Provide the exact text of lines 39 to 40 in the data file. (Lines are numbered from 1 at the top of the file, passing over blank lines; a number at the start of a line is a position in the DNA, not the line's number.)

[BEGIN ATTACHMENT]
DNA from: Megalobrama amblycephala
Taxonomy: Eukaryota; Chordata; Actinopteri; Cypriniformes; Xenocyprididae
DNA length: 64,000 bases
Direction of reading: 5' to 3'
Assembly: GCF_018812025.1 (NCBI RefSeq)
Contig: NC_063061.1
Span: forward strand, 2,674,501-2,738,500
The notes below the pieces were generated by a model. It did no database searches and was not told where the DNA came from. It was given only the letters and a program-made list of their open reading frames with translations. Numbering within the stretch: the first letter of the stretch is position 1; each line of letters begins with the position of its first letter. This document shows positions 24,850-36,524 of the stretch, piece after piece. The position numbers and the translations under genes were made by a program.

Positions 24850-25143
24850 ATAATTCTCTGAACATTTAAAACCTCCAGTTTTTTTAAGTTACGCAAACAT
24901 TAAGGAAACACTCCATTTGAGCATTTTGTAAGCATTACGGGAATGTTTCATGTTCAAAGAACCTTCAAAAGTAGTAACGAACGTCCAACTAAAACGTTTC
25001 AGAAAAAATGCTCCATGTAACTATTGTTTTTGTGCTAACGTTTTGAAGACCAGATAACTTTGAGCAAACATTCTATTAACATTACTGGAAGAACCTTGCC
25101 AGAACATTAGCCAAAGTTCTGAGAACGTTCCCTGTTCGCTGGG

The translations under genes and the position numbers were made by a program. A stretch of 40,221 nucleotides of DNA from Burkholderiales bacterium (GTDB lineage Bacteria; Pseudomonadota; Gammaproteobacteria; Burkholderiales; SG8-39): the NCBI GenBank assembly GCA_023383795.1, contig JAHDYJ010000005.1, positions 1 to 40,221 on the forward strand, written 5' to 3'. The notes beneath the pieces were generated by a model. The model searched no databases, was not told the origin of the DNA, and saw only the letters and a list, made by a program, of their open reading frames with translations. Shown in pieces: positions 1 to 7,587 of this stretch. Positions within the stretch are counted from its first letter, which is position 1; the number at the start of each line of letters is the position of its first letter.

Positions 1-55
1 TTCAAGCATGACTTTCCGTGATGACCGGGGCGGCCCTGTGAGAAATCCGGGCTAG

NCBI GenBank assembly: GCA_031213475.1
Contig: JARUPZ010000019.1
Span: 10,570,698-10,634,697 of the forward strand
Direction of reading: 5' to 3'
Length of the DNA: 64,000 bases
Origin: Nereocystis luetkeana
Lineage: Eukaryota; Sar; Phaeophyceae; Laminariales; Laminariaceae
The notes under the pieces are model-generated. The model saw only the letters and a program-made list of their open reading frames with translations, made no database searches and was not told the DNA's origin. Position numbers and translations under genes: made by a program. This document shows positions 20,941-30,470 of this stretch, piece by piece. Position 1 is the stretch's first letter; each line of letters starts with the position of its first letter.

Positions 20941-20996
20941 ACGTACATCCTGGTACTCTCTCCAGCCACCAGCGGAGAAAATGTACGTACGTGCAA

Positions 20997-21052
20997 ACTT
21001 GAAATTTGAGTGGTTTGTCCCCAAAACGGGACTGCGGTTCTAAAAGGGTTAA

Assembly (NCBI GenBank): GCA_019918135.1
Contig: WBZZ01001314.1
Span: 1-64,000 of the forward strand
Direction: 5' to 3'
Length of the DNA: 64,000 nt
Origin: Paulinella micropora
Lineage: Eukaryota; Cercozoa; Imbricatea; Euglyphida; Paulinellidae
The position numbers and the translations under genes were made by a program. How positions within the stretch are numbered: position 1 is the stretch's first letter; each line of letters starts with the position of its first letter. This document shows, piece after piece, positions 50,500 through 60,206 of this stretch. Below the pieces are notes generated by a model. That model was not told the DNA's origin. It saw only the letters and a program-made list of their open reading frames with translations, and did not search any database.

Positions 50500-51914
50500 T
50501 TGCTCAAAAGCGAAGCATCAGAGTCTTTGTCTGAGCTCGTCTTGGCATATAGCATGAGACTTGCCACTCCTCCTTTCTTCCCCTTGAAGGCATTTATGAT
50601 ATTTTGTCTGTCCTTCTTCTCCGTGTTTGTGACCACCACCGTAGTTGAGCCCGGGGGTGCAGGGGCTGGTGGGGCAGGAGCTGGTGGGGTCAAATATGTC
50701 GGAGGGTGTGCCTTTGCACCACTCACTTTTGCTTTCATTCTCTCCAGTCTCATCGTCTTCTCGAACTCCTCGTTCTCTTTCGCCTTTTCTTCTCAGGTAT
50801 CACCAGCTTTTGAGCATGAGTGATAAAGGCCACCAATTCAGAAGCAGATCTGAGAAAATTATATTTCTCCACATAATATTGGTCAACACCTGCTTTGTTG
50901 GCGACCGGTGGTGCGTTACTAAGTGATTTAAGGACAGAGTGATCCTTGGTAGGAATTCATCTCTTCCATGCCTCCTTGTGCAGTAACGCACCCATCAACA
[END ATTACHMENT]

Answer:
50500 T
50501 TGCTCAAAAGCGAAGCATCAGAGTCTTTGTCTGAGCTCGTCTTGGCATATAGCATGAGACTTGCCACTCCTCCTTTCTTCCCCTTGAAGGCATTTATGAT